Tech Blog Writer – What Is Your Reach?
Over the last six months, things have been incredibly productive and dare I say manic. I am currently recording six podcast interviews a week with some of the most exciting new startups to biggest tech behemoths and thought leaders across the globe.
It seems that somewhere along the way I created a monster. Despite my hectic recording schedule, the Tech Blog Writer Podcast is fully booked up for eight weeks in advance. But these are great problems to have, especially when I look back at some of the big names in tech that I have been fortunate enough to interview on the show.
- Capitol One
- Thomson Reuters
- Adobe Summit: The Wyndham Hotel Group and its Digital Transformation
- USA Today
- BBC America
- IBM Watson
- Sony Digital Paper
Outside of my tech columns, podcasts, and event coverage, most of my work is through ghostwriting. I am now fortunate enough to write for some of the biggest tech companies and tech leaders in the world. Although it might sound glamorous, I do have to sign nondisclosure agreements which means I am unable to showcase much of my best work.
The most common question that I am asked by PR companies is “What Is Your Reach?” Although I am highly suspicious of these metrics, I decided to create an infographic to help visualize this particular form of measurement that is often requested.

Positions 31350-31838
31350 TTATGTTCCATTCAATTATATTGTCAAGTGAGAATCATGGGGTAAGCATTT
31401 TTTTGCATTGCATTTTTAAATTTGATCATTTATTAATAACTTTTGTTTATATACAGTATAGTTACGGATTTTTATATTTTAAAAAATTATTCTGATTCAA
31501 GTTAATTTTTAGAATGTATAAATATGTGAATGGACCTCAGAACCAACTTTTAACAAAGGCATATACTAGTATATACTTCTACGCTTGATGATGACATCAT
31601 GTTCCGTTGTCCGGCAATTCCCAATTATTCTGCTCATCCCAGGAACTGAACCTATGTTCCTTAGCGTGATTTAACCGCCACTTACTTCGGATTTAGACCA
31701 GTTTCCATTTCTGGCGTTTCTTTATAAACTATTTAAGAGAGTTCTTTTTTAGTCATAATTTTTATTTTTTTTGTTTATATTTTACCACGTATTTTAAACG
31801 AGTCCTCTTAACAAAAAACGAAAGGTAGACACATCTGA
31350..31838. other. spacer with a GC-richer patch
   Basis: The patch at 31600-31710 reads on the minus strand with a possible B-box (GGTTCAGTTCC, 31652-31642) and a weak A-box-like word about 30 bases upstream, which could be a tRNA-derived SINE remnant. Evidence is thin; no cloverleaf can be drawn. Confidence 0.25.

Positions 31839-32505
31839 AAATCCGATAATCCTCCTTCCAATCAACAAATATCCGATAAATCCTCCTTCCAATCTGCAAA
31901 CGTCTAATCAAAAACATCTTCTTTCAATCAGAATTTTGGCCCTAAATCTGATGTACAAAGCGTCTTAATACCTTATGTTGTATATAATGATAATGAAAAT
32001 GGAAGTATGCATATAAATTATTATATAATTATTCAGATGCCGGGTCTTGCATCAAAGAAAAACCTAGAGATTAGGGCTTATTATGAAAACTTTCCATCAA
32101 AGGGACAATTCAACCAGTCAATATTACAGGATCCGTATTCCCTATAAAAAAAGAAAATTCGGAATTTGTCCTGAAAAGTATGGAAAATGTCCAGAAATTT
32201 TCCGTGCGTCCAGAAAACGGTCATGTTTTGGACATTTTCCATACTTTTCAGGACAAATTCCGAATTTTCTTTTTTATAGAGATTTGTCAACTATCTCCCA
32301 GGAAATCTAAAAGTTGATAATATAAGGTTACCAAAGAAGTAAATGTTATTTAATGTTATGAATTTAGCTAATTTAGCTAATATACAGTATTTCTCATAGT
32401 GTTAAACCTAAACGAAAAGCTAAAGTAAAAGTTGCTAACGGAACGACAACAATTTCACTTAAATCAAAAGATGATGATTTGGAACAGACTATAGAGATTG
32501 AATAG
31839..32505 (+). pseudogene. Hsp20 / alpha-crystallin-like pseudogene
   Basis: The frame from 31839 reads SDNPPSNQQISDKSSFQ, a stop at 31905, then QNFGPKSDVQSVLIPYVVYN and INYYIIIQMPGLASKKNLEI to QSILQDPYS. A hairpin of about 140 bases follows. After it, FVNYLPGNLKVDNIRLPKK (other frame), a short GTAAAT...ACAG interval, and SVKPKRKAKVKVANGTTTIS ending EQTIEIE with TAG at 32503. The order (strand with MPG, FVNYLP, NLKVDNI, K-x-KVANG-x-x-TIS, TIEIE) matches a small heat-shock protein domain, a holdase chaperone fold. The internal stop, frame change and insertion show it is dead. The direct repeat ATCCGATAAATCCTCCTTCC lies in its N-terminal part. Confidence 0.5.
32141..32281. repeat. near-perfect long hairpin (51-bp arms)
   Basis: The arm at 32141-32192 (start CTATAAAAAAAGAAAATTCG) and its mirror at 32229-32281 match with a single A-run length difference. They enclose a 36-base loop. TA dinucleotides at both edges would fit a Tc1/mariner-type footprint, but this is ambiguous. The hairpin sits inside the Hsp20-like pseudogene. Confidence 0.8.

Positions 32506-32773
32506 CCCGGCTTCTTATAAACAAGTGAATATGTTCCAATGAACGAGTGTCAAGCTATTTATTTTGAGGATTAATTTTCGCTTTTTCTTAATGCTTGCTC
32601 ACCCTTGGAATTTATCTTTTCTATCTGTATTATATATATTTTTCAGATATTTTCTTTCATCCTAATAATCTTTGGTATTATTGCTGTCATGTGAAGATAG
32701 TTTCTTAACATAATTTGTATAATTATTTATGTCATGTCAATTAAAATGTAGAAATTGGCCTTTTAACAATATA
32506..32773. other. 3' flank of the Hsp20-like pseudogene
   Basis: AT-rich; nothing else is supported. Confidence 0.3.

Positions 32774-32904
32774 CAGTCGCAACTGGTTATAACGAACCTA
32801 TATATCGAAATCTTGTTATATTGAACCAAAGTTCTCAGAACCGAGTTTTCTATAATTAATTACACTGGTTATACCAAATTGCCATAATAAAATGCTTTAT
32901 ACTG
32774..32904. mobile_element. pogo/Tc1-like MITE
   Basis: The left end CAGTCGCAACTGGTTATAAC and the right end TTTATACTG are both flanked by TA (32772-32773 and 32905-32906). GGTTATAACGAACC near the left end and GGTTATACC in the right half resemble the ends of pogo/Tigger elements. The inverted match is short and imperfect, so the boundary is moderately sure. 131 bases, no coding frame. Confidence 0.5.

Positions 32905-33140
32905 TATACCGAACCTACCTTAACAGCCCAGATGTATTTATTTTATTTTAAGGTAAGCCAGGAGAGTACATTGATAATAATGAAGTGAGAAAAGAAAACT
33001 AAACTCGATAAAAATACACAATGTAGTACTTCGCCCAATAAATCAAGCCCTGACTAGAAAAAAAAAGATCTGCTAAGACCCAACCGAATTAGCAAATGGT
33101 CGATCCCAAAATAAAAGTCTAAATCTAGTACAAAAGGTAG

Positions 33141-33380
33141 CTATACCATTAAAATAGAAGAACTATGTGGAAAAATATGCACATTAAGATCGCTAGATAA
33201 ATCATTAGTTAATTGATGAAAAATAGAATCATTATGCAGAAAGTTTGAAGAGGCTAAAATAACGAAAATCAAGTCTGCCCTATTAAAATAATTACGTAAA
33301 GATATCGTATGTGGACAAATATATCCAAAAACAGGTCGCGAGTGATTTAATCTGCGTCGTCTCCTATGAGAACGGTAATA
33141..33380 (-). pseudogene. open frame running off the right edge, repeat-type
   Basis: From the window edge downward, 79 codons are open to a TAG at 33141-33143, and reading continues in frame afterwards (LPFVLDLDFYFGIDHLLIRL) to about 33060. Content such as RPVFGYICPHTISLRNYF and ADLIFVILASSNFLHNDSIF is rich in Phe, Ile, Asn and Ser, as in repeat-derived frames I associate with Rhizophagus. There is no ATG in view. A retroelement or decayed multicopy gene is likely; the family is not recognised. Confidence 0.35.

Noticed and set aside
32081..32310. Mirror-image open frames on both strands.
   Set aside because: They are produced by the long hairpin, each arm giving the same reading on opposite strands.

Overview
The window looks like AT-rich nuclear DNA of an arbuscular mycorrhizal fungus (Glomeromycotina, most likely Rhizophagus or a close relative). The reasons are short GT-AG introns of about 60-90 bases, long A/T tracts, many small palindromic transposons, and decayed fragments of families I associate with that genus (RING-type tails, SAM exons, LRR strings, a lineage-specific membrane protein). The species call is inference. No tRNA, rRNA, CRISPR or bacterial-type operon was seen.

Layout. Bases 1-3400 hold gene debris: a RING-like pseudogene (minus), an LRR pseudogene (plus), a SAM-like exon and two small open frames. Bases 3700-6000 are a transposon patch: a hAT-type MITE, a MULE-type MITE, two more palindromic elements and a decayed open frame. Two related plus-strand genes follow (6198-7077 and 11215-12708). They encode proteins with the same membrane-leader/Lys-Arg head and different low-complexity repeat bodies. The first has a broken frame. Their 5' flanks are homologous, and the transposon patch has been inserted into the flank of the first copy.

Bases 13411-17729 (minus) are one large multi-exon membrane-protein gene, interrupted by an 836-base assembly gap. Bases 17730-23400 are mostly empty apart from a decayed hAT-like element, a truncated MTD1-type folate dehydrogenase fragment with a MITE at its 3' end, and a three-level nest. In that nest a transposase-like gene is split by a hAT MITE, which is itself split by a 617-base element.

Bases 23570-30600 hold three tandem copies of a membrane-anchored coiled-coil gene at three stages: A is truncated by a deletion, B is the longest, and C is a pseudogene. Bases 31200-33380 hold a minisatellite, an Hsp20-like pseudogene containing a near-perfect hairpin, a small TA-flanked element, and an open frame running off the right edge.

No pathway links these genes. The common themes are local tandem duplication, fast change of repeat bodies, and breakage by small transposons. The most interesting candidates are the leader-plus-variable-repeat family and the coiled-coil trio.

However, I do think that it’s important to remember that numbers don’t always tell the full story. No matter how impressive they may appear, it’s taking the time to serve your audience to meaningfully and genuinely engage with them that provides the real value.
Examples of my work can be found on my LinkedIn publishing page and columns at Inc, Huffington Post and The Next Web. Accolades include being named one of the “Top 9 Influential Tech Leaders on LinkedIn” by CIO Magazine and ZDNet included me on their list of “You need to follow these 20 big tech thinkers right now.”
I enjoy working with people across multiple industries in every corner of the world. Essentially, I believe that technology works best when it brings people together. I hope that in a small way my written work and podcasts can highlight that technology is now everyone’s business.